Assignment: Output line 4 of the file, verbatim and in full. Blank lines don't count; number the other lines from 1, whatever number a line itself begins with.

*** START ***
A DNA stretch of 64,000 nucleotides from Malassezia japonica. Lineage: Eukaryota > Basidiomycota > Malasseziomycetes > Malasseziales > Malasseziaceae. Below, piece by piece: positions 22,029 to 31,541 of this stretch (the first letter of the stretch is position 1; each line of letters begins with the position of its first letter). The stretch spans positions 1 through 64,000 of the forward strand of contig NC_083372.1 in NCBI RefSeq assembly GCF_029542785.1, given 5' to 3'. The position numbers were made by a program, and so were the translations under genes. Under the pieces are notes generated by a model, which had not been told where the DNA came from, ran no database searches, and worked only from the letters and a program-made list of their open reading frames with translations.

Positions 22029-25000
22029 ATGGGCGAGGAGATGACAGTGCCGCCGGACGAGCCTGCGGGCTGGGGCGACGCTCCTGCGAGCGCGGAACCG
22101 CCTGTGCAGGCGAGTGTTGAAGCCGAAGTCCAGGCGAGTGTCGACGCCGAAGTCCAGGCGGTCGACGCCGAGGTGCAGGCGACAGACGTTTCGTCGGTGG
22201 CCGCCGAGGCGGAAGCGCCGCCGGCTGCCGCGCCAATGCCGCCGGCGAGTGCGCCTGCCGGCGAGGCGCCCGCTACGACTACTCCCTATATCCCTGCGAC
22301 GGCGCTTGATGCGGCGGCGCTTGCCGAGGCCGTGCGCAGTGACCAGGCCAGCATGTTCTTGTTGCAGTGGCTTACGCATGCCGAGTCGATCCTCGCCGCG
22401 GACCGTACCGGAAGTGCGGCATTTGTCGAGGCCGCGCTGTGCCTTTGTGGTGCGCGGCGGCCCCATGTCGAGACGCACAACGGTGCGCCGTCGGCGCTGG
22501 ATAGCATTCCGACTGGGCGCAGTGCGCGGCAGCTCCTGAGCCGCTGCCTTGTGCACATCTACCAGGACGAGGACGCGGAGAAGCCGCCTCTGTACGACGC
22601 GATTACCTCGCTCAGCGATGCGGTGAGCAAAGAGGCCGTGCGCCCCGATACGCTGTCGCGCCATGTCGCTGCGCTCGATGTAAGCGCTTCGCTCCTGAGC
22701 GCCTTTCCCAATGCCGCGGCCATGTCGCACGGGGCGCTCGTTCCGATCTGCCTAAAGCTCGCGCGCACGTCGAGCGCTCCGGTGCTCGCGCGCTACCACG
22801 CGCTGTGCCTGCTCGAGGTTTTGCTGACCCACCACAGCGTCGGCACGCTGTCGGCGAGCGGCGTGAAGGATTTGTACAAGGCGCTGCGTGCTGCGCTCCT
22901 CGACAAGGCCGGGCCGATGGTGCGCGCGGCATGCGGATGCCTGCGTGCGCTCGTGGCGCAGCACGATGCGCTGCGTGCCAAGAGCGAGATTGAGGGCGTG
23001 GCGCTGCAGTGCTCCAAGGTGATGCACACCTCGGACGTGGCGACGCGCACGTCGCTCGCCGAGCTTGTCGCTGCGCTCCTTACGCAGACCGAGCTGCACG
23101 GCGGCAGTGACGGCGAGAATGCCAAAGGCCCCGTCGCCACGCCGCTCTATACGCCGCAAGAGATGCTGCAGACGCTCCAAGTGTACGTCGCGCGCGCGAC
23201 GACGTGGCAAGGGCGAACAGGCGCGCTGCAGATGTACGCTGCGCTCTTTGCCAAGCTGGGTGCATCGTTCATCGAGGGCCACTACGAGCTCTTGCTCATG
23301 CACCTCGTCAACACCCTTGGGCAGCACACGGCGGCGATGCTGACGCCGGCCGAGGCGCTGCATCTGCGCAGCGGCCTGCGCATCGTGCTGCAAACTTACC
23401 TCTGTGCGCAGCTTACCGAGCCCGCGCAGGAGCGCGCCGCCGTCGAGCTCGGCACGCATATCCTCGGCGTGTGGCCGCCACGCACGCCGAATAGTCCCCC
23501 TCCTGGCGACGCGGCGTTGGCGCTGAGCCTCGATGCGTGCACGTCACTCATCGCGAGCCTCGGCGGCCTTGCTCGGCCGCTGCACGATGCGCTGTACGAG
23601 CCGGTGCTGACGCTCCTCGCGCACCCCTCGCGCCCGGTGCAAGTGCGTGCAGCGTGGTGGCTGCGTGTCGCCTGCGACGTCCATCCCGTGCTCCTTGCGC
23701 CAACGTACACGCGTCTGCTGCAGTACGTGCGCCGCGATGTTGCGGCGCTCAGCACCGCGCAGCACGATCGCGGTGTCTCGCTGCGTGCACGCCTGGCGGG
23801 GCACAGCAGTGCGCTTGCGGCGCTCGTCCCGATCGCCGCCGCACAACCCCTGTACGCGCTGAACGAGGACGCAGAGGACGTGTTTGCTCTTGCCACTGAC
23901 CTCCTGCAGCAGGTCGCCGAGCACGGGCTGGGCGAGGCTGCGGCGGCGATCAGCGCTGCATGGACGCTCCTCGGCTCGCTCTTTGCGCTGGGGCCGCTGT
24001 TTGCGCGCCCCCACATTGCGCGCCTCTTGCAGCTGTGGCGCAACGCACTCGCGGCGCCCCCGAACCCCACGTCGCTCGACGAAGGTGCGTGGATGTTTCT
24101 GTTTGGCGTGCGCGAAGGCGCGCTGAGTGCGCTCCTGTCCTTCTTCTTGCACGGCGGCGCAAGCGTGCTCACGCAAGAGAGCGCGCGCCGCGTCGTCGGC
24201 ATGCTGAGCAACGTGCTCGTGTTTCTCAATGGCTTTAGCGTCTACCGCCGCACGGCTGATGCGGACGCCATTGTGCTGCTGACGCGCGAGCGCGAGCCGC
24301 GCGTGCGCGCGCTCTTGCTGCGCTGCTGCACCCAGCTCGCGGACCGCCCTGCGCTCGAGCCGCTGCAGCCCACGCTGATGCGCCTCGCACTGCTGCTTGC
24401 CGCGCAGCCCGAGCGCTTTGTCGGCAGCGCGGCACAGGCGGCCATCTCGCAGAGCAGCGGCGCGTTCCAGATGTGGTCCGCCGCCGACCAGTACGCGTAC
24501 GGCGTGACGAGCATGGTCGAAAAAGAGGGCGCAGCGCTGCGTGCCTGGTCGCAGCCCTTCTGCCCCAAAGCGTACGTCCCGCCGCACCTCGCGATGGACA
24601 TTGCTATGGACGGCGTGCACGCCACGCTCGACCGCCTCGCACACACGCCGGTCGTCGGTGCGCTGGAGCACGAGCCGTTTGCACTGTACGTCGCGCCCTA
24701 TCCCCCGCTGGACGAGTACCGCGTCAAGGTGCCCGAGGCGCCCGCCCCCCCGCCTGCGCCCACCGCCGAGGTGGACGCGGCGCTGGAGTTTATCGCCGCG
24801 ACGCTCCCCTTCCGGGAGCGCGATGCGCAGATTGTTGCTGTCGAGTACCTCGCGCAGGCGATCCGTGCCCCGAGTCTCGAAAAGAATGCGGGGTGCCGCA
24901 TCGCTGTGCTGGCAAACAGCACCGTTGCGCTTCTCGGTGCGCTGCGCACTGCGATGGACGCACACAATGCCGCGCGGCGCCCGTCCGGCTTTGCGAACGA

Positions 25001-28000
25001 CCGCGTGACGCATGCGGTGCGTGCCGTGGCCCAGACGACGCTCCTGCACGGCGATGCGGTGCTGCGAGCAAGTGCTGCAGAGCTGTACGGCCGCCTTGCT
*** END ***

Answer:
22101 CCTGTGCAGGCGAGTGTTGAAGCCGAAGTCCAGGCGAGTGTCGACGCCGAAGTCCAGGCGGTCGACGCCGAGGTGCAGGCGACAGACGTTTCGTCGGTGG